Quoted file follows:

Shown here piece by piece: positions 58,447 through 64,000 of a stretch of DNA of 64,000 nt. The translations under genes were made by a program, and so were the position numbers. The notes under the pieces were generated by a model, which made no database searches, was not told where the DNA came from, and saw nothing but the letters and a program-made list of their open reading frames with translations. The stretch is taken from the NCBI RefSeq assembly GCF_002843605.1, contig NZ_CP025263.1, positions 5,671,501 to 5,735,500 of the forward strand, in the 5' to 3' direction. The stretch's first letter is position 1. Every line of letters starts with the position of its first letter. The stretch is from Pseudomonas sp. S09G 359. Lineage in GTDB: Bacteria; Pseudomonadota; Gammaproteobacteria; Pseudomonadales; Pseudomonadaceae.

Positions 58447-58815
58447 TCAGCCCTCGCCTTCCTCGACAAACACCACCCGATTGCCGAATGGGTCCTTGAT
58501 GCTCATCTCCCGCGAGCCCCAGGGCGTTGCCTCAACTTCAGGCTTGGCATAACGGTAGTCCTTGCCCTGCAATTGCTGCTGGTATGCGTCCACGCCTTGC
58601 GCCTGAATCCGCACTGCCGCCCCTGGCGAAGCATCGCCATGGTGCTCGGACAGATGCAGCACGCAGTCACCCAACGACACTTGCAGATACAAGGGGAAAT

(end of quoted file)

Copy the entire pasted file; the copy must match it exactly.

Shown here piece by piece: positions 58,447 through 64,000 of a stretch of DNA of 64,000 nt. The translations under genes were made by a program, and so were the position numbers. The notes under the pieces were generated by a model, which made no database searches, was not told where the DNA came from, and saw nothing but the letters and a program-made list of their open reading frames with translations. The stretch is taken from the NCBI RefSeq assembly GCF_002843605.1, contig NZ_CP025263.1, positions 5,671,501 to 5,735,500 of the forward strand, in the 5' to 3' direction. The stretch's first letter is position 1. Every line of letters starts with the position of its first letter. The stretch is from Pseudomonas sp. S09G 359. Lineage in GTDB: Bacteria; Pseudomonadota; Gammaproteobacteria; Pseudomonadales; Pseudomonadaceae.

Positions 58447-58815
58447 TCAGCCCTCGCCTTCCTCGACAAACACCACCCGATTGCCGAATGGGTCCTTGAT
58501 GCTCATCTCCCGCGAGCCCCAGGGCGTTGCCTCAACTTCAGGCTTGGCATAACGGTAGTCCTTGCCCTGCAATTGCTGCTGGTATGCGTCCACGCCTTGC
58601 GCCTGAATCCGCACTGCCGCCCCTGGCGAAGCATCGCCATGGTGCTCGGACAGATGCAGCACGCAGTCACCCAACGACACTTGCAGATACAAGGGGAAAT